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The Election Commission of Thailand (ECT)’s regulations preventing senate candidates from publicly introducing themselves has led to lawsuits and concerns that it would limit public participation in the election.

A pamphlet explaining the Senate election process handed out by activists from iLaw and ConForAll at a campaign event on 12 April. (File photo)

The regulations were published in the Royal Gazette on 26 April and state that senate candidates are allowed to print their profile and photo on up to 2 pages of A4 paper, which may contain only personal information and work experience. They may disseminate the document online, but only to other candidates, and are not allowed to distribute the document in public.

Candidates are not allowed to introduce themselves on television, radio, or in publications. They are also not allowed to give media interviews and are prohibited from mentioning the monarchy or using “speech that is violent or incite disorder” in their introduction.

Candidates who work in broadcasting, journalism, advertising, or are performers are not allowed to use their professional skills in their campaigns. Candidates may not assist each other in their campaigns, and must not allow executive board members of political parties, members of parliament, members of local councils, local administrators, or anyone holding a political office or a position in a political party to assist their campaign.

The ECT also claimed that candidates who put information about themselves onto websites or social media may be violating the regulation.

After the regulations were published, the legal watchdog NGO iLaw took down the candidate profiles on its website. iLaw and its partner organizations have been running a campaign calling for people to run for the Senate and initially opened the website to raise awareness about the election process and encouraging people to declare their intention to run.

iLaw issued a statement on 27 April saying that, by allowing candidates to introduce themselves only to each other, the ECT is cutting the public out of the Senate election. The regulations are also unclear and create a climate in which candidates are afraid of introducing themselves because they are not sure of what they are allowed to do. Members of the press have also contacted iLaw asking whether they have to take down interviews they had already published of potential candidates, but the ECT has never cleared up these questions. This means that the media are unsure about reporting on the Senate election, depriving the public of access to information and their chance at participation.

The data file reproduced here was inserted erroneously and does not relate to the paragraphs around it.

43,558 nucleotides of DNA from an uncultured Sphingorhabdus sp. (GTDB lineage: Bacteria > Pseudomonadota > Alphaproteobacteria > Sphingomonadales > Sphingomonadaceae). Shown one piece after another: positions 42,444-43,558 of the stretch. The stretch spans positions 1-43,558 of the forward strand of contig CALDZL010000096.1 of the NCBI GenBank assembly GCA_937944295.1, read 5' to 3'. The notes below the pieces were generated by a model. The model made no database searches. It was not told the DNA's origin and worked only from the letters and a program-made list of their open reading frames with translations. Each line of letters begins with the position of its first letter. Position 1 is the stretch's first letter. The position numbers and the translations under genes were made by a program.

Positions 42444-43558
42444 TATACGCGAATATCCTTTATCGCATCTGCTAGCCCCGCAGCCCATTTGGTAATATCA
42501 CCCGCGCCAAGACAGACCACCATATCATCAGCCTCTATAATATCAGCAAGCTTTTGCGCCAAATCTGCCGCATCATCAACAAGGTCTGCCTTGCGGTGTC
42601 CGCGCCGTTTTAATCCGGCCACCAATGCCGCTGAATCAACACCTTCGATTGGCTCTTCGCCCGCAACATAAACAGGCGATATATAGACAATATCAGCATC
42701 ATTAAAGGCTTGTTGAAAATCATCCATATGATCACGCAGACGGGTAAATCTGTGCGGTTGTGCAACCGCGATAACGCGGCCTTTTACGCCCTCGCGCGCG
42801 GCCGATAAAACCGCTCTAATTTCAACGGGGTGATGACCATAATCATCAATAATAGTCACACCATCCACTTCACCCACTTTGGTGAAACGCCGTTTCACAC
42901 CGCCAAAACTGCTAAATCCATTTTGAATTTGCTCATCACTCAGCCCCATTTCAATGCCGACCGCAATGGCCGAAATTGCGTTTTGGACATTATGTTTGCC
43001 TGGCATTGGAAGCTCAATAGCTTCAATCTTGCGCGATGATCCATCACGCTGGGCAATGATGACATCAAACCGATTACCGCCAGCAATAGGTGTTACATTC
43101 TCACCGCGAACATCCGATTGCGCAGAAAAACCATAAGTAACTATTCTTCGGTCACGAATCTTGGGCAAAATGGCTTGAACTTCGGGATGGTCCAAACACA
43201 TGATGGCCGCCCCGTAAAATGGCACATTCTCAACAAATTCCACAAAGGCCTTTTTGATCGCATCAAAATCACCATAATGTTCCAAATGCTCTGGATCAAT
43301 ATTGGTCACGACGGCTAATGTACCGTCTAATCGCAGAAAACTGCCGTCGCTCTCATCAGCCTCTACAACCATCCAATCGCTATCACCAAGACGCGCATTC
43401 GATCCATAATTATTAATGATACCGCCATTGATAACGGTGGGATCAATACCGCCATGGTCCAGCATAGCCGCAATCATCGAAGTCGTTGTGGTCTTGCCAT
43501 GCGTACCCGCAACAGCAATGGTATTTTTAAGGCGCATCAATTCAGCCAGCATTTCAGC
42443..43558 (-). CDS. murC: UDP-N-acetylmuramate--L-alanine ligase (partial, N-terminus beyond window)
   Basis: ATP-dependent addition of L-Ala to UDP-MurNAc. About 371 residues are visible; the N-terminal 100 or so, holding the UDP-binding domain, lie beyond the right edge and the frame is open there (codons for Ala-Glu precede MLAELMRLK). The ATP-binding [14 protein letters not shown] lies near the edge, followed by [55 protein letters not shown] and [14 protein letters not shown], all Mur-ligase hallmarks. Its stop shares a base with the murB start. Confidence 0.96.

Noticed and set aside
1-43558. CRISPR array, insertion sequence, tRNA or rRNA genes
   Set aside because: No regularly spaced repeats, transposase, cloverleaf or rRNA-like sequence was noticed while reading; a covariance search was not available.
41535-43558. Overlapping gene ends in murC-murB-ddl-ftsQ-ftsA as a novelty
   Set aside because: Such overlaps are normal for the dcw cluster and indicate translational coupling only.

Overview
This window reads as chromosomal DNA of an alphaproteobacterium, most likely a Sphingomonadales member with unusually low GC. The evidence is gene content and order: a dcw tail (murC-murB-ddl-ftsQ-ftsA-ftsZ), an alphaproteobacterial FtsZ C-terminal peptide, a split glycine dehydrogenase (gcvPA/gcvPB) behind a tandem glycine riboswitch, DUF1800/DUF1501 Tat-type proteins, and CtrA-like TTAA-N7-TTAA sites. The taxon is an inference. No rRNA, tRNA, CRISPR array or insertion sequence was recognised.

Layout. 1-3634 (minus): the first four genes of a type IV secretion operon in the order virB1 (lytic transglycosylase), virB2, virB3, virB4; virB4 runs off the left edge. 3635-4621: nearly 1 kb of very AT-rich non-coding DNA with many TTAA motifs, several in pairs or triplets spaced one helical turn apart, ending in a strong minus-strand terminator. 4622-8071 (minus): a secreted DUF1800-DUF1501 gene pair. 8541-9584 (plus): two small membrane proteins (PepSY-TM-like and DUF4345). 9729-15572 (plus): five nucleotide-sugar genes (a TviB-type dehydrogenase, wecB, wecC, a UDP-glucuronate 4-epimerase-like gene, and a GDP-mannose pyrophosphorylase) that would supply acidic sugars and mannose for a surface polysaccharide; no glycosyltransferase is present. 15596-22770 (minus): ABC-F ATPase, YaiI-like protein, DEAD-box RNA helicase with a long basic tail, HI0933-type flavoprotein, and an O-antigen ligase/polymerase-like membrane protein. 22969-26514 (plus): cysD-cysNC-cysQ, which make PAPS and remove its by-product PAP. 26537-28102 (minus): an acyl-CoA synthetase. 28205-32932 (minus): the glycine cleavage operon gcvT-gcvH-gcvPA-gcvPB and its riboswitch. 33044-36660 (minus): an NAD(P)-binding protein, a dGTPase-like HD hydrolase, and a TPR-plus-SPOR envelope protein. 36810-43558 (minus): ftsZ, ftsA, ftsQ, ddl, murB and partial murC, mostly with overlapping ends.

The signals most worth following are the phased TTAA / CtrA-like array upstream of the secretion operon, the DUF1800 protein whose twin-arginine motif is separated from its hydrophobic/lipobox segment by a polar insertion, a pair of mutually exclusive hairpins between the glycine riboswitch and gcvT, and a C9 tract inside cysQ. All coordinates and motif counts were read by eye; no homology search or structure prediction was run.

Limitations to candidate introductions would force candidates to seek out other candidates in their district and profession to introduce themselves. They would be prohibited from declaring their political stance and may not find other candidates through online media. This forces candidates to hold their own gatherings outside of the public eye, which could make it easy for deals to be made or bribes exchanged. It could also mean that anyone with influence or a network has an advantage over experts who may be publicly known, and the public would be prevented from participating in the process since they would not know who is running for the Senate.

Meanwhile, several potential candidates have filed administrative lawsuits for the regulations to be revoked. On 30 April, former Dean of Thammasat University’s Faculty of Law Panat Tasneeyanond, Dr Pairoj Boonsirikamchai, television host Chonlanat Klinsuwan, and singer Sirasak Ittipholpanich filed a lawsuit with the Administrative Court asking for the regulations to be revoked as an excessive infringement of the right to freedom of expression, as a contravention of the intention for the Senate to represent the people, and as creating an excessive burden for candidates.

Prachatai editor-in-chief Tewarit Maneechai, who has announced his intention to run for the Senate, also filed a lawsuit with the Administrative Court on 28 April calling for the regulations to be revoked because it prevents public participation and infringes on candidates’ freedom to work, particularly for those in journalism and the arts.

The election observation network We Watch issued an open letter on 2 May criticizing the regulations for being so strict that they create a climate of fear and anxiety for potential candidates, noting that violating the ECT’s regulations carries a prison sentence of up to 1 year, a fine of up to 20,000 baht, or both. Anyone found in violation of the regulations may also be banned from running in an election for 5 years.

Meanwhile, prohibiting candidates from introducing themselves on public social media prevents public participation, which is unconstitutional since the Constitution requires the government to promote public participation in development, political decision-making, combating corruption and misconduct, and acting as a check and balance against the government. Such a regulation could not only reduce public approval of the new Senate but also damage public trust in the ECT.

The regulation also obstructs press freedom because it does not give a clear definition of what counts as an introduction. Journalists reporting on the Senate election may choose to self-censor for safety, since they may also face penalties if their reporting is seen as assisting a candidate.

We Watch called on the ECT to suspend and amend the regulations to make the election free and fair, as well as ensure public participation. The ECT should also set up a procedure to promote public awareness and participation, as well as public inquiry into corruption, and must be open to the opinion of affected citizens and journalists. 

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